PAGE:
Sir David Attenborough has captured a new species of pink iguana on film for the first time. In his new series about the Galapagos Islands, the veteran broadcaster was thrilled to come face to face with a creature missed by Charles Darwin. Now he will give viewers their first glimpse of the rare, pink iguana – which lives on top of a volcano “It’s a remarkable thing in this day and age when you think about the number of scientists per square metre in the Galapagos, and yet suddenly we have discovered a new species,” Sir David said. “A little periwinkle or something which nobody has identified before is one thing, but this is more than that. “You would have thought because these islands have been pretty well raked over by scientists for 150 years that the basics would be pretty well established, but that they should discover a new species of iguana is quite extraordinary. The new iguana will feature in the third episode of Galapagos
Once life arrived in the Galapagos, it exploded into unique and spectacular forms. David Attenborough investigates the driving forces behind such evolutionary innovations. We learn that life must be able to adapt quickly in these ever-changing volcanic landscapes. It has resulted in species found nowhere else in the world, such as giant whale sharks and marine iguanas that can spit sea-salt from their noses, dandelion seeds that grow into tree-sized plants and spiders that can blend perfectly into the darkness. Adaptation has been the key to survival in these islands so far, but the story of life in the Galapagos doesn’t end here. The catalyst that triggers these explosions of life remains in place.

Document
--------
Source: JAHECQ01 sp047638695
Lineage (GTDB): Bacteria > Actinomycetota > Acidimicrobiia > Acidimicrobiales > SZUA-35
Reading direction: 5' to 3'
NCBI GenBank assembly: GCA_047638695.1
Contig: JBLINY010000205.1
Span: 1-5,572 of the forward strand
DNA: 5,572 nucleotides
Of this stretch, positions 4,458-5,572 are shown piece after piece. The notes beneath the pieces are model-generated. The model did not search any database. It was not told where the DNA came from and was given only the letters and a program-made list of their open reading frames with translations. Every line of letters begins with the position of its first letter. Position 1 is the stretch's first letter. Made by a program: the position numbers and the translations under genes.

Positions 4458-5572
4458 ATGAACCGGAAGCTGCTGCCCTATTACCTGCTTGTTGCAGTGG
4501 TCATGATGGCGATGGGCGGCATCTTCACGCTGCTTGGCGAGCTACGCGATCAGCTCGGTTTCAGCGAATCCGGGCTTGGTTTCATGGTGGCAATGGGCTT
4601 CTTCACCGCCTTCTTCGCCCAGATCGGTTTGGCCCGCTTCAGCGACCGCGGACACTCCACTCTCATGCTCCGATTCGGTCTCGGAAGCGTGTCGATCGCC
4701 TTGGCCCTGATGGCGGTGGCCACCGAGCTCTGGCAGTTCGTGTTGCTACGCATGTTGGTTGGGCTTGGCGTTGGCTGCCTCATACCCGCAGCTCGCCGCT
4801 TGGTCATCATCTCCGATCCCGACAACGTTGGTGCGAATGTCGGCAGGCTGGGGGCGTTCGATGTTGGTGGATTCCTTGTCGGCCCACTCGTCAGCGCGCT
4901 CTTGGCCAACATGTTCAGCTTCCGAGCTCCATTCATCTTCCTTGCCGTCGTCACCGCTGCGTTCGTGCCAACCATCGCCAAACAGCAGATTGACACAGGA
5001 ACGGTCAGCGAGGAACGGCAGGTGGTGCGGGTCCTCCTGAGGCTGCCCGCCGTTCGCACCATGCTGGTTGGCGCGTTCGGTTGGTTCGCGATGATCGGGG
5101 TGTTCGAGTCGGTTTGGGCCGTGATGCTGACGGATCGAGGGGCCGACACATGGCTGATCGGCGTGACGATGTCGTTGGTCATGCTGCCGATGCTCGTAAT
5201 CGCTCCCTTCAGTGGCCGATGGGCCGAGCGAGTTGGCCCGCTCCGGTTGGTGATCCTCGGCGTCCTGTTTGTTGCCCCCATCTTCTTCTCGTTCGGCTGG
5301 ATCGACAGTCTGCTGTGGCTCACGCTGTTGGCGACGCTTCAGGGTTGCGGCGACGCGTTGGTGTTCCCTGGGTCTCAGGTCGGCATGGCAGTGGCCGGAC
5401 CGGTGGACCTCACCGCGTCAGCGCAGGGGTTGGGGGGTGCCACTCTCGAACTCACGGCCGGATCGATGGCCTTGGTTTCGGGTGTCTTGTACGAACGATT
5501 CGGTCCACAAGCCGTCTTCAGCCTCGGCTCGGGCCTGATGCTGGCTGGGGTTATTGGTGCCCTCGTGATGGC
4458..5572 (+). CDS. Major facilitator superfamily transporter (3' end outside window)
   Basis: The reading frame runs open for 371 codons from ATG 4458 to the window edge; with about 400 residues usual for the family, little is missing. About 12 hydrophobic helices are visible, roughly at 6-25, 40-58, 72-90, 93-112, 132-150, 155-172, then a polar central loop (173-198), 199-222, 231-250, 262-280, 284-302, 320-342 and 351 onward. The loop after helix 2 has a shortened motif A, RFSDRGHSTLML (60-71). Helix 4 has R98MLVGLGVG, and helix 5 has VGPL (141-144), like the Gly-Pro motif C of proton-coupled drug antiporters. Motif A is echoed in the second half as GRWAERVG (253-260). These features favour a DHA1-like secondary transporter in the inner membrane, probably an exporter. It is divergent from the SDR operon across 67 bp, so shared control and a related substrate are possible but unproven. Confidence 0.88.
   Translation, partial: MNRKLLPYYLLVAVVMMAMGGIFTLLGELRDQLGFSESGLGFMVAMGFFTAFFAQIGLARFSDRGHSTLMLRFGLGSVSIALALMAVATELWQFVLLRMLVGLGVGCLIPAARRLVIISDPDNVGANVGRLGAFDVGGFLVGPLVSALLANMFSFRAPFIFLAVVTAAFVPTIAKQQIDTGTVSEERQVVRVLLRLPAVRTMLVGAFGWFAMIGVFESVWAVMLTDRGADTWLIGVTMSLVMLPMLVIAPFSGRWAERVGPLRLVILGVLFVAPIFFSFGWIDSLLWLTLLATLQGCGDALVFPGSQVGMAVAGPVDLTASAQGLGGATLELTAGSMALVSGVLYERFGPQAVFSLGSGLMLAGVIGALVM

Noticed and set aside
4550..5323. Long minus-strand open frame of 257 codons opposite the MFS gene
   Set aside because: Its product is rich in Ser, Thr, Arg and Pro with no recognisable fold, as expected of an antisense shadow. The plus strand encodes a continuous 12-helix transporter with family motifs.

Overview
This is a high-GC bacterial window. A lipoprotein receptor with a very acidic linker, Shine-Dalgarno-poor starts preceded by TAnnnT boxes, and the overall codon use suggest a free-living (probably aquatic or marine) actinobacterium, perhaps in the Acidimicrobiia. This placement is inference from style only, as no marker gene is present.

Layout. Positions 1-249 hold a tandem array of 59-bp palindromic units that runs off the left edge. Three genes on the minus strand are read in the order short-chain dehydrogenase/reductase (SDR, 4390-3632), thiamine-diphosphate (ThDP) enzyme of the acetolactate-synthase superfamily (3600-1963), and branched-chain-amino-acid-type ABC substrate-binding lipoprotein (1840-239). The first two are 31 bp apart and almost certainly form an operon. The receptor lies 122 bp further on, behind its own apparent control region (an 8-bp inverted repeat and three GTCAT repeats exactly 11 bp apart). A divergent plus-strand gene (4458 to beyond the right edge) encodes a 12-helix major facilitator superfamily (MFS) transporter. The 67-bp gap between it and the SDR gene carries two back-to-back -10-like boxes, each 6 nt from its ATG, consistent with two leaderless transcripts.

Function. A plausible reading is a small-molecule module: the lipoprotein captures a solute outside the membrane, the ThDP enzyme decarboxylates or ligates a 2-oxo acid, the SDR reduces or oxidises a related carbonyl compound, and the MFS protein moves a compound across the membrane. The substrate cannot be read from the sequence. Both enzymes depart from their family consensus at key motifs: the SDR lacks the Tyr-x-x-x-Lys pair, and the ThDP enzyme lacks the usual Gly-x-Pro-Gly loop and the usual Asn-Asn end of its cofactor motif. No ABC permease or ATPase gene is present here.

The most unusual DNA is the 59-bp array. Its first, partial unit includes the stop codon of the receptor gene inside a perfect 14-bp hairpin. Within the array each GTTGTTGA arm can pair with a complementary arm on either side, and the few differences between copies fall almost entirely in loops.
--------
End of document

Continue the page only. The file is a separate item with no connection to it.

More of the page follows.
2/4 • 2010 • Nature
Making of David Attenborough’s Galapagos, which is aired first, offers an unrivalled and actually far more interesting view of the dramas that went into capturing all that footage. The way all the shots have been so calmly edited together makes the process look so effortless, but nothing could be further from the truth. There are broken helicopters and broken camera cables that threaten the whole enterprise and the grunting of mating tortoises that threaten to drown out Attenborough’s pieces to camera. This making of programme also includes the discovery of a previously unknown species of pink iguana, as well as the final television appearance of the last-remaining member of another species – the iconic long-necked tortoise known as Lonesome George. “He’s about 80 years old and he’s getting a bit creaky in his joints,” whispers Attenborough. “As indeed am I.”
4/4 • 2010 • Nature